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IT HAS become fashionable for commentators and some politicians to belittle "activists", as Donald Macintyre has done ("On Ashdown's successor hangs the future of the Blair project"). Indeed I know serious politicians who use the word "activist", as if, as Brian Walden remarked in a different context, it were "some kind of strange new American swear word". We know how this happened: the Militant tendency and their ilk gave activism a bad name.

But could this be another example of the tendency of politicians to fight the last war? Can a political party have an active parliamentary party, or even a leader with experience of political judgement, without an active base to recruit them from? Can a political party win seats simply on the basis of an "airwaves war" alone?

It is not for me to answer for others. For the Liberal Democrats, about whom Mr Macintyre was making his remarks, I must say that activism is more important than they are for the other parties. Labour and the Tories have a significant hereditary vote, born with their party loyalty on their birth certificates. We, by contrast, have to win our votes by persuasion, seat by seat and election by election. It is experience, not just conventional wisdom, that leads us to say, "where we work we win".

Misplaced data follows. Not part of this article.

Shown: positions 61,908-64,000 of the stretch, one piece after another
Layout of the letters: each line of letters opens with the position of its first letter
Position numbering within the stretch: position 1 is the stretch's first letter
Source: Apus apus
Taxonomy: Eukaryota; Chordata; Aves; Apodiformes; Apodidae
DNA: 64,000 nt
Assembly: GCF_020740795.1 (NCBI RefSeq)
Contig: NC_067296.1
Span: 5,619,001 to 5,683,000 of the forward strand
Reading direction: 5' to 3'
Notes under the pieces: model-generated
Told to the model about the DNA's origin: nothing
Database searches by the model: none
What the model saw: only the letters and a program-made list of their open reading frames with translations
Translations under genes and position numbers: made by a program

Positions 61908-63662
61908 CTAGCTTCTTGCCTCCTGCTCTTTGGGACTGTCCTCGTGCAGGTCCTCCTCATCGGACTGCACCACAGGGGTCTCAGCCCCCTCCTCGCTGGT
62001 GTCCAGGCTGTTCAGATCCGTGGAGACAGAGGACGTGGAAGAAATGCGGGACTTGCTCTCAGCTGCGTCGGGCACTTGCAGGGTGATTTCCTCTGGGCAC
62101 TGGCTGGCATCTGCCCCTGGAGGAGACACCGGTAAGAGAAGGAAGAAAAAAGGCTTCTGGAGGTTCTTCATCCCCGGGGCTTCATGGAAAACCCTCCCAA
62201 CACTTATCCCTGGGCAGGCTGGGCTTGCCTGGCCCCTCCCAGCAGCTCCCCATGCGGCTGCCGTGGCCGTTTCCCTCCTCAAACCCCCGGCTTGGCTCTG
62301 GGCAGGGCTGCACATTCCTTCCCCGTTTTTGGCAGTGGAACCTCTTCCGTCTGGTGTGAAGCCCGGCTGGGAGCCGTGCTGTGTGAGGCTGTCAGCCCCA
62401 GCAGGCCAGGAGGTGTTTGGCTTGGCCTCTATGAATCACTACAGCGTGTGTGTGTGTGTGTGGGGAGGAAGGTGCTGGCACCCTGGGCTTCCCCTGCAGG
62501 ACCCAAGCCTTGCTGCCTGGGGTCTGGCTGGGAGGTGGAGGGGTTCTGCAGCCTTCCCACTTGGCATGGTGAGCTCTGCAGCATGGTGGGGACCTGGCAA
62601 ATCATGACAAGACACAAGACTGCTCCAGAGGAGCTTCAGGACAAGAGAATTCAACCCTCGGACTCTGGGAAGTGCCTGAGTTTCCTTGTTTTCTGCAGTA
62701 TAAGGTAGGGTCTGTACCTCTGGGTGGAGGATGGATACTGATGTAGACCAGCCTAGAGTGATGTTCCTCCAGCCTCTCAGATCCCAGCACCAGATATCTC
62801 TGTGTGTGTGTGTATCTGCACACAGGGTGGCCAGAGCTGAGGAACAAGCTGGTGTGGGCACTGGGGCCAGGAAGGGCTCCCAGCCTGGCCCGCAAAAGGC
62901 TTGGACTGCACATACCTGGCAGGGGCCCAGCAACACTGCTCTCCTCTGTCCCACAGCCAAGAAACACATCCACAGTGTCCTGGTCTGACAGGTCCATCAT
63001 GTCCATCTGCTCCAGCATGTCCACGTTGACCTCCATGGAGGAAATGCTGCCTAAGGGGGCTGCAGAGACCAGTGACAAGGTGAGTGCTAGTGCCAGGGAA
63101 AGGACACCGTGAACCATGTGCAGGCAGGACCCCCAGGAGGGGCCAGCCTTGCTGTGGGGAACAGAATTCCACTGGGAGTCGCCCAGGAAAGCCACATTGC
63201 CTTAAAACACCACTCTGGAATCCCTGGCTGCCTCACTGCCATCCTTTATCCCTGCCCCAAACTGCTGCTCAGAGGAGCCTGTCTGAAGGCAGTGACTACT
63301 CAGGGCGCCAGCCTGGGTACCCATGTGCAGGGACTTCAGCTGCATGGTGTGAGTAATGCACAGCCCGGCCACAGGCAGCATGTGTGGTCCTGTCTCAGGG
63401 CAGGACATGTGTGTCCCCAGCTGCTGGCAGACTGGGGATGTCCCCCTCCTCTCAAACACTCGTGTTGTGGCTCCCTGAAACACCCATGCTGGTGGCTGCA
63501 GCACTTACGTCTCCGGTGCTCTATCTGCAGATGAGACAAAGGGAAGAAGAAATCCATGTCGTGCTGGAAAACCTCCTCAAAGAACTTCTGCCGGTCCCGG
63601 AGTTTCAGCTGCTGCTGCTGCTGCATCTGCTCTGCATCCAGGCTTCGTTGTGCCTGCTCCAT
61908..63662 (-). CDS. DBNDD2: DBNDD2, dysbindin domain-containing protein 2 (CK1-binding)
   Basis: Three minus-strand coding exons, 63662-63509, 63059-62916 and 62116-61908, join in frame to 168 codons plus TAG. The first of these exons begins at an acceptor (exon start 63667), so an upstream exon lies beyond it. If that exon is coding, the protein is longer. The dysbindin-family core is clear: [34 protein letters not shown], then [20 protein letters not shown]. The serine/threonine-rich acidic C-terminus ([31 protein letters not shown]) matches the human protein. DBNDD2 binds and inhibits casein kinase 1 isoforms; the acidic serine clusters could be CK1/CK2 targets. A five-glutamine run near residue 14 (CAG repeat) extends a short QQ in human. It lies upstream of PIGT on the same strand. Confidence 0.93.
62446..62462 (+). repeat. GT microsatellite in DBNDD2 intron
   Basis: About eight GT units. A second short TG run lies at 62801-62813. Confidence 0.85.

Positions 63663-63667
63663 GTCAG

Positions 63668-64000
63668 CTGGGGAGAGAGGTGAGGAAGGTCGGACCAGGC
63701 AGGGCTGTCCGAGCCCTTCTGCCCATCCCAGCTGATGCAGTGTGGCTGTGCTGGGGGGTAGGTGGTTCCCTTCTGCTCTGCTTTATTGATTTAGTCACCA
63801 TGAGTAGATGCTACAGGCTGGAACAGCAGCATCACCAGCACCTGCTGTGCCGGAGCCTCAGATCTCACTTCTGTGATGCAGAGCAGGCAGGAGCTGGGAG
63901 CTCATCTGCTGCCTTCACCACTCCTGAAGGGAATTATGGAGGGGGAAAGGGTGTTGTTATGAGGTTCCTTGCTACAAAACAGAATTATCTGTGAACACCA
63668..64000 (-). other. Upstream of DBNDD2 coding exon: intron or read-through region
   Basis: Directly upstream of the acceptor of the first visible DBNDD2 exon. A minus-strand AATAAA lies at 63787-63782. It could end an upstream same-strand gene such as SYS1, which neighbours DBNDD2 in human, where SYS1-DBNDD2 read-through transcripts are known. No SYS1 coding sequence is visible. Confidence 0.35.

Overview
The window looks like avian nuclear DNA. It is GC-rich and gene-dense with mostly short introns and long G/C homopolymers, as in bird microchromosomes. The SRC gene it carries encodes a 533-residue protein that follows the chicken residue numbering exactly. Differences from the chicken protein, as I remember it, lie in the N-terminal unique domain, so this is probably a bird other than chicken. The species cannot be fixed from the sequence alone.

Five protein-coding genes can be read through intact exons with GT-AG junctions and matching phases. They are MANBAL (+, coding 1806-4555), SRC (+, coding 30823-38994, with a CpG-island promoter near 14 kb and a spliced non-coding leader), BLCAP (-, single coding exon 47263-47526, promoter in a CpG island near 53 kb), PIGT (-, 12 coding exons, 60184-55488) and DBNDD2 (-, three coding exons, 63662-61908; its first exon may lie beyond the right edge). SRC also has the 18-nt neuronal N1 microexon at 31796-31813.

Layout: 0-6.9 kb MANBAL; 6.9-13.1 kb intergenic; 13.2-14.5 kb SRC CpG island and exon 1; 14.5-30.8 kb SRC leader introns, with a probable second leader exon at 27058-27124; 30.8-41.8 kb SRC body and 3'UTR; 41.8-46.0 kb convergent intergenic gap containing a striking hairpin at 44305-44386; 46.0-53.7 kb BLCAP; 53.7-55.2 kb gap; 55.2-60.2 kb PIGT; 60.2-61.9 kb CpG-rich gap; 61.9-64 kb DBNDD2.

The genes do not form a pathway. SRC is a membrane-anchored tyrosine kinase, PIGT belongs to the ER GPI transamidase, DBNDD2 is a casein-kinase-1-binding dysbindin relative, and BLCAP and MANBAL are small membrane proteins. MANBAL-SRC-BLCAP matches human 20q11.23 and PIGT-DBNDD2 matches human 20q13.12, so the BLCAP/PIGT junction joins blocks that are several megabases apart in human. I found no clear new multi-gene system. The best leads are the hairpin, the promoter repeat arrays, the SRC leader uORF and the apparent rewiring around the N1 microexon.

Liberal Democrat activists are as able and as intellectually sophisticated a body of people as our parliamentarians. Many of them even have what our MPs lack: the experience of power. We do not need to preach to them about the compromises of power; they have made them.

We need our activists in a way the other two parties do not. They have sometimes needed to kick their activists in the teeth. If we do the same, we stab ourselves in the vitals.